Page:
Gender feminism is the new Australian sexism

There has been a gendered turn in Australian politics, and to women and men alike, it should be an unwelcome one. The popularity of feminist analyses of 2013’s federal electioneering represents an intensification of sexist discourse in the Australian media that should be rejected.

Let’s make it clear that feminism is not a thing that comes in a single piece. In her 1992 book Who Stole Feminism?, American philosopher Christina Hoff Sommers identified a branch of feminism that she calls “gender feminism.” Opposed to an earlier, classically liberal branch of feminism based on the full extension of universal human rights to women, gender feminism in Sommers’ view is misandric and gynocentric, and unnecessarily criticizes and seeks the abolition of differentiated gender roles. It is this latter kind of feminism–gender feminism–that now appears to dominate Australian discourse about women’s issues.

In recent articles by Ben Pobjie, Ben Eltham, and Van Badham, published in The Guardian, we see a misrepresentation of Australian sexism as one-directional, aimed solely at women by men. Badham argues that the main reason Gillard is subject to criticism by the Opposition is that her body “doesn’t match” those of the “dudes in suits in the National Portrait Gallery.” Ben Eltham writes that “many men find gender discussions uncomfortable. They find them uncomfortable because they threaten male power.” Pobjie writes that “I understand the urge to deny that sexism is happening, because I’m a man and I hate talking about sexism: it makes me feel guilty and self-conscious.”

Sexism is absolutely a reality in Australian culture. The disappointing thing is that those who are most vocally opposed to its application to women are frighteningly apt to be sexist towards men. Eltham and Pobjie’s comments are one example: they stifle male discussion of gender feminist discourse by insisting that the major reason men might question it is because they are afraid.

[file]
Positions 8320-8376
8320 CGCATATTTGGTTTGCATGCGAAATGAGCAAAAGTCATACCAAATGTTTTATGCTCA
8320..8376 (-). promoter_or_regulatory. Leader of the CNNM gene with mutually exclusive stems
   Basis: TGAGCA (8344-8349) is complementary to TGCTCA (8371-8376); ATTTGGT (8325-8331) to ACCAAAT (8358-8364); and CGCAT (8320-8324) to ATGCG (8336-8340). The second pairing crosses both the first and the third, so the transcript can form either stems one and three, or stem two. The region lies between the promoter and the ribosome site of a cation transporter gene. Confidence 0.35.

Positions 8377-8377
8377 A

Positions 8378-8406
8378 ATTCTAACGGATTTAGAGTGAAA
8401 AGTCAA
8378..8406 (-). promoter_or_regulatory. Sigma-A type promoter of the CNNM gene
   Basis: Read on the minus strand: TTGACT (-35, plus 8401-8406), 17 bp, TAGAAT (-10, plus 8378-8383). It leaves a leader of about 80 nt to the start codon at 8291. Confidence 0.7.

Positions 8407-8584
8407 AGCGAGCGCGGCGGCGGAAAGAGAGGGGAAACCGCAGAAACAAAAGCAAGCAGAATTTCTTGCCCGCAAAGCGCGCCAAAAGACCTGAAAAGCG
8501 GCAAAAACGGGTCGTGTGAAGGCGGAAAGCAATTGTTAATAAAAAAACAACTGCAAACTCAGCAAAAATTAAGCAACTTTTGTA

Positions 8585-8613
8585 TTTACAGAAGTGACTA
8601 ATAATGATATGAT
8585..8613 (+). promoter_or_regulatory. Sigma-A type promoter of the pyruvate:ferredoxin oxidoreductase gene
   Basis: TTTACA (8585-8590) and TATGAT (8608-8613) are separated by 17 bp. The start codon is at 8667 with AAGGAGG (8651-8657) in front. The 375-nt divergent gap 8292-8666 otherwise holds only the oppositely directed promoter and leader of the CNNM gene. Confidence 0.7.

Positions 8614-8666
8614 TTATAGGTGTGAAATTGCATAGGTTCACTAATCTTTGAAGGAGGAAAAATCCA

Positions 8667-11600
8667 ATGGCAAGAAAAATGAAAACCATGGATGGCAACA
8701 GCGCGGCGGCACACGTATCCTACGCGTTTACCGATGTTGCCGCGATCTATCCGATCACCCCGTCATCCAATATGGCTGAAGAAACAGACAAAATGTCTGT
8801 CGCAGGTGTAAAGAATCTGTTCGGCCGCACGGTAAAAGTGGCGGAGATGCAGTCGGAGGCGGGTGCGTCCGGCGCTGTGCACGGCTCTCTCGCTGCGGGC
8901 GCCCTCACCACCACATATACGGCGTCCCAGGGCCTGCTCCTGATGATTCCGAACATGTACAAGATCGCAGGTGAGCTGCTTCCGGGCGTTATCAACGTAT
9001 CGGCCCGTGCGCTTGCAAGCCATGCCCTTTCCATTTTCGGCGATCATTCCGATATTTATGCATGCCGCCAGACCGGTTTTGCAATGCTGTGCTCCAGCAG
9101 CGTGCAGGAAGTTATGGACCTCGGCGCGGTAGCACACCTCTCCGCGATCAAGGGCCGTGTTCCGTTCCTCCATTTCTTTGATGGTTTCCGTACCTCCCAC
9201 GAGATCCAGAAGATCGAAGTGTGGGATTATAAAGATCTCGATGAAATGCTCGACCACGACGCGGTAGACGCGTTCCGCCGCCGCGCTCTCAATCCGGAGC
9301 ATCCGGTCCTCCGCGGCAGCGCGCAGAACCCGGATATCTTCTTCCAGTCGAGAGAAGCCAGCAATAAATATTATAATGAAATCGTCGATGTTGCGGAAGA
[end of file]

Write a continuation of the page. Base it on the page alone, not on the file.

This totalizing assumption based on sex characteristics exhibits the central feature of sexism: a tendency to foreground sex characteristics at the expense of individual ones, often in a move to dehumanize another, place them in an outgroup, and deny them equal and fair consideration. In this case, men are discouraged from raising the point that gender feminist political analyses may be inherently questionable, by discrediting all male critics as having a base motivation.

Yet there are excellent grounds for attacking the central pieces of the gender feminist narrative now popular:

  • men are the only sexist sex
  • all men and only men are responsible for sexism and sexual abuse, and for stopping it
  • all men systematically oppress all women
  • women are the only victims of sexism

All these insinuations are themselves sexist.

Returning to an analysis of Australian political discourse, the focus on sexist insults aimed at Gillard in “Menugate” ignore that the leader of her government’s opposition, Tony Abbott, has also been the subject of insults that draw on sex-based stereotypes. He has, as the Sydney Morning Herald reported in 2012, been “Gina Rinehart’s butler,” “a dodgy snake oil salesman” a murderer, “like Jack the Ripper,” “a thug,” and “a poster-child for … vile, bully-boy values.” The more recent claim that he is a misogynist (a woman hater) wilfully ignores that his traditional views on abortion and the role of women in the family are inspired by his Catholic faith, which both men and women hold.

None of this is necessarily to defend Abbott: the incivility displayed by him and by members of his party is lamentable–but it exists in the cultures of both of Australia’s major parties, and is directed at people of both sexes.

Pointing this out should not be understood as any pleading for special treatment or as a reason to ignore issues that affect women. But it does show that we do not, as the gender feminist argument goes, live inside a patriarchy in which women and only women are systematically oppressed and abused.

Badham asks, “If Julia Gillard isn’t safe from the Liberals’ sexism, who will be?” One answer is that if critics of male anti-female sexism ignore the bi-directionality of sexism within our society, no-one at all will be safe, whichever of two very disappointing sides they happen to pick.

Author: Ben Hourigan

Ben Hourigan is a novelist from Melbourne, Australia. His books Kiss Me, Genius Boy and My Generation’s Lament are Amazon category bestsellers, and are available wherever good books are sold online. Ben also works as an editor, copywriter, and self-publishing consultant at his own firm, Hourigan & Co. For news and book release updates, sign up to his email newsletter.